Wednesday, 22 October 2008

Where is Love?

Tuesday, 14 October 2008


One Santiagueña in Lujan.

What´s the connection between Santiago del Estero and Luján? It´s strange to find out how things connect to each other sometimes. It seems like everything is linked in some way. The world is a handkerchief. I found a connection between Santiago del Estero and Lujan.

There is no connection you might think. You are wrong. There is something special that links these two cities.There is something special which is more than this simple route signal. There is always a connection. Continue reading and you will find out.

Santiago del Estero, the city where I was born 26 years ago, is situated in the north of the country, at 1300 km aprox from Buenos Aires and Lujan. Santiago is famous because it was the first city founded in Argentina that is why its nickname is "Mother of the Cities".

Luján is a city which is located in the province of Buenos Aires at 67 km from the capital city of the country. Lujan is a small, green and quiet city and it is famous because of the Virgin Mary. "Our Lady of Luján" was declared the the patron saint of the Argentines and the Basilic that was built in her honour was visited by Pope Juan Paul II during his stay in 1982.

What´s the connection between Santiago del Estero and Lujan?

Look at the sign below.

I was born in Santiago del Estero and I went walking to Lujan as a Pilgrim. One "Santiagueña" in Luján :)

However, the connection is bigger and stronger. The connection between Santiago an Lujan is the Virgin.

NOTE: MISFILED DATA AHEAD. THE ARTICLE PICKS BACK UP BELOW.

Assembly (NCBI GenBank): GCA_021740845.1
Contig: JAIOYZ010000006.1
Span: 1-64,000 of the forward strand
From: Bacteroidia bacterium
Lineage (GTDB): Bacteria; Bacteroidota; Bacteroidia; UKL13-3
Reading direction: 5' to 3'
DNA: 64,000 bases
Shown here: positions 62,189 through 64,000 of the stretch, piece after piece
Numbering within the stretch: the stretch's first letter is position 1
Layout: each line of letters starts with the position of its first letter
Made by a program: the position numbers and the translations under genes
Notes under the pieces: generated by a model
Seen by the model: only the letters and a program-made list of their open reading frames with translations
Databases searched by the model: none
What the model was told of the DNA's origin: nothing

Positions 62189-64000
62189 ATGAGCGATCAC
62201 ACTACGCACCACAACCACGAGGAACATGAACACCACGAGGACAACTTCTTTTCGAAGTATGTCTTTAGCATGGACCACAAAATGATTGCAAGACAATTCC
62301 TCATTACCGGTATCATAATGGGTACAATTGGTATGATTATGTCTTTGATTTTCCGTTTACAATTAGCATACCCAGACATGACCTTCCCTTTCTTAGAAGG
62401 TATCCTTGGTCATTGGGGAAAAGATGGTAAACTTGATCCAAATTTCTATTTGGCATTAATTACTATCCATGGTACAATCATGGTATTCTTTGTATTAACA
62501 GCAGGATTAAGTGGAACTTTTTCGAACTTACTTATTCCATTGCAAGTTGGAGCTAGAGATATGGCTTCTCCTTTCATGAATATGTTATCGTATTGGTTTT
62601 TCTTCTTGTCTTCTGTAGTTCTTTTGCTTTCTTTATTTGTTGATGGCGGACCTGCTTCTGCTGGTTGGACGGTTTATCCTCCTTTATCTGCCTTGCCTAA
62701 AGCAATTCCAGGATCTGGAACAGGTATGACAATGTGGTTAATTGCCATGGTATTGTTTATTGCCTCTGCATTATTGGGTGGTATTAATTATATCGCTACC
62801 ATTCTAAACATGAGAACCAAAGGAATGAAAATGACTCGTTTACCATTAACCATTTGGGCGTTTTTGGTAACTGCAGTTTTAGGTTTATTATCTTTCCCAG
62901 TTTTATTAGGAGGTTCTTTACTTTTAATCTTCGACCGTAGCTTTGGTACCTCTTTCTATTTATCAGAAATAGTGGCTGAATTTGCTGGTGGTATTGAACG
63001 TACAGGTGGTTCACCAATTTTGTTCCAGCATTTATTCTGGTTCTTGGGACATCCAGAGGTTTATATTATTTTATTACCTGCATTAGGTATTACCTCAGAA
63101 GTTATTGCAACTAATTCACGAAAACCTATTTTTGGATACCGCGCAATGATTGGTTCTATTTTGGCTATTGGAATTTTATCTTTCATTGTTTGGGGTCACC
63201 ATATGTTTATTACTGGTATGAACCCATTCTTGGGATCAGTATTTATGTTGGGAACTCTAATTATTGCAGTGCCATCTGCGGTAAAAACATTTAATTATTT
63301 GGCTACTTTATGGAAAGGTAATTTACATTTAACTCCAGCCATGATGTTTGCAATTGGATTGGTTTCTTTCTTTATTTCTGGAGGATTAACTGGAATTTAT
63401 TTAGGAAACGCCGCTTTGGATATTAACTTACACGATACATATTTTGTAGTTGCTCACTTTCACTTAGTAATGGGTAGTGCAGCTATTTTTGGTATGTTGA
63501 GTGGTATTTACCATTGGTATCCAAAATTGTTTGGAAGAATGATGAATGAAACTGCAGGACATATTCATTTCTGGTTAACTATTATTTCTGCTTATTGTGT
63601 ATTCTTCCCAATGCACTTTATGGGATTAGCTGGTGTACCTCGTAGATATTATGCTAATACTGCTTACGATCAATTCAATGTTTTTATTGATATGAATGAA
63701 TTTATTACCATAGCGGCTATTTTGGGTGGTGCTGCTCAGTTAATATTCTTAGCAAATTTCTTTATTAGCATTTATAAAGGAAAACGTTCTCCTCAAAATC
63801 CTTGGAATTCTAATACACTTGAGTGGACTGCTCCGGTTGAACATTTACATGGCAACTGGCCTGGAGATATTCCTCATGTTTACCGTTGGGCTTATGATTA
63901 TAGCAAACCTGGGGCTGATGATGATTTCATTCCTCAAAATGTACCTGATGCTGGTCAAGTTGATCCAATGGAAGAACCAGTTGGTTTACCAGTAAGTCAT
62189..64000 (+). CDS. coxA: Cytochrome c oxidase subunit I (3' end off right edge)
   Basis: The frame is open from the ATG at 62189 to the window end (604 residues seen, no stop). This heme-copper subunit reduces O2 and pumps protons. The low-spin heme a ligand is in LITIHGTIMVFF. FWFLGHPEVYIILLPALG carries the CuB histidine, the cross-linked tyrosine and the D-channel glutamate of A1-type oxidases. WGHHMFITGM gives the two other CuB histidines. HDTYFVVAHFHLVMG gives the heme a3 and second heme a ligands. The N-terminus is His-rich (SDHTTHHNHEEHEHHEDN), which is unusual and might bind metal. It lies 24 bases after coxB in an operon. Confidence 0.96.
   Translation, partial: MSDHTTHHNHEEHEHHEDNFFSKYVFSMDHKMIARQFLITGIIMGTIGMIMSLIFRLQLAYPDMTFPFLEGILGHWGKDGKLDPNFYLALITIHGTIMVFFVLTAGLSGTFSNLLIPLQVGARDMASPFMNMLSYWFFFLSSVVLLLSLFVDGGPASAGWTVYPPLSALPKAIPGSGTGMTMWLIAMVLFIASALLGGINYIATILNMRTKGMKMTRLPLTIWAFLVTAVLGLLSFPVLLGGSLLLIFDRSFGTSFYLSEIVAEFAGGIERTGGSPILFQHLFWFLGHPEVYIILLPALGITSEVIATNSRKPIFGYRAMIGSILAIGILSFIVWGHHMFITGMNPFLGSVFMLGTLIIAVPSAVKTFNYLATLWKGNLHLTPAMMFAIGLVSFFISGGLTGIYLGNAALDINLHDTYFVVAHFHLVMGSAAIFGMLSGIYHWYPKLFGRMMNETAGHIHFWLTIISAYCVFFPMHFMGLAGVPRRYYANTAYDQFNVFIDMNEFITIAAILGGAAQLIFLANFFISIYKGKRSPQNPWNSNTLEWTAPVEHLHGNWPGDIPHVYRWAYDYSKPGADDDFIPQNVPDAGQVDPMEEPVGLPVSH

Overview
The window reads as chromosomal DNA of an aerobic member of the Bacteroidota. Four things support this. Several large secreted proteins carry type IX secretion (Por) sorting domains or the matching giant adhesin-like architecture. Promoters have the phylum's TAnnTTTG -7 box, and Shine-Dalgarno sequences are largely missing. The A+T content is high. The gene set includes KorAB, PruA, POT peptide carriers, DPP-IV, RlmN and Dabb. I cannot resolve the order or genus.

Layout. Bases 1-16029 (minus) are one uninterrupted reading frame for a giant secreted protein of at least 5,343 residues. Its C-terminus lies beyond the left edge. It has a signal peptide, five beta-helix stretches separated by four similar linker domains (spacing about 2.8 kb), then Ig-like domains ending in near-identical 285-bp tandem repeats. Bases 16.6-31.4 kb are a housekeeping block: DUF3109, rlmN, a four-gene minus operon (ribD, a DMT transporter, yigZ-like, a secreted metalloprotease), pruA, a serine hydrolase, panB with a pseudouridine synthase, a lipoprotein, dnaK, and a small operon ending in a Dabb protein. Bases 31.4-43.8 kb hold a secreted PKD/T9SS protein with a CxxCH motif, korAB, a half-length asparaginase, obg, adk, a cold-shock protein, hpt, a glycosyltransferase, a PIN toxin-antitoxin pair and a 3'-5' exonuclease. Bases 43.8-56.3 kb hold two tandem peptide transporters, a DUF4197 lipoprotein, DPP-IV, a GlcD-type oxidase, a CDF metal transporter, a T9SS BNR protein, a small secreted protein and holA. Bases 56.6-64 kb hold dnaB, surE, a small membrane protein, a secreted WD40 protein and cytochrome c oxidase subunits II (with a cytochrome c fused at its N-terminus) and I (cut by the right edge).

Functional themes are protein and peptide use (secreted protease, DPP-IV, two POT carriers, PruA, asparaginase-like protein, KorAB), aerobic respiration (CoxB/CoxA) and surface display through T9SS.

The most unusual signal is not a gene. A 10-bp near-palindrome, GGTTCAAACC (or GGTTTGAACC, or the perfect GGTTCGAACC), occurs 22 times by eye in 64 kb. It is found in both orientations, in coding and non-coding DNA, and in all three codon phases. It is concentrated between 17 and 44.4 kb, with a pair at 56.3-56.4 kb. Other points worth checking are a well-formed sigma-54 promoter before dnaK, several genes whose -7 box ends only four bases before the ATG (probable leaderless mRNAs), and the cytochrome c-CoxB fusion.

The Virgin of Lujan arrived to Argentina thanks to a "santiagueño". And the Virgin of Lujan is like the sister of the Virgin of Sumampa of Santiago del Estero.

Let´s take a look at the history.

The history of the shrine begins in 1630, with a farmer who came to Argentina from Portugal and he settled down in Sumampa, Santiago del Estero. This “santigueño” decided to build a little chapel on his land in the village, and he wrote to his friend in Brazil, asking him to send a small statue of Our Lady. The friend was not sure what the farmer wanted the statue of the Blessed Virgin to look like, so he sent two statues – one statue of Our Lady was holding the Child Jesus and the other statue was the Immaculate Conception. The statues were shipped by sea at first and then they were placed on a cart for the journey inland. Because the natives in the area were a fighting bunch, a number of carts and pack horses banded together in a caravan. When it became dark, they camped at the ranch of Don Rosendo de Oramus. Early the next morning, the carts began to set off one by one, all except the cart that carried the statues of the Blessed Virgin Mary; the driver was unable to get the horses to move the cart! Other men came to help, but all in vain – neither the animals nor the cart would move! Only when the statue of the Immaculate Conception was removed from the cart, did the horse start pulling. The statue of Our Lady with the Child Jesus continued its journey and arrived safely in Sumampa, where it is still venerated today and The Immaculate Conception remainded at Lujan.

Monday, 13 October 2008

What do you see?

Even if we are looking at the same direction, it des not mean we are watching the same.
The Duck-Rabbit ilussion show us how our perception changes depending on what we focus on. May be, this is the reason why it is so difficult to agree on something.
What are you seeing right now?

Tuesday, 7 October 2008

Check who is knocking the door before....

You lose the chance to meet or find something very important....
Blog Widget by LinkWithin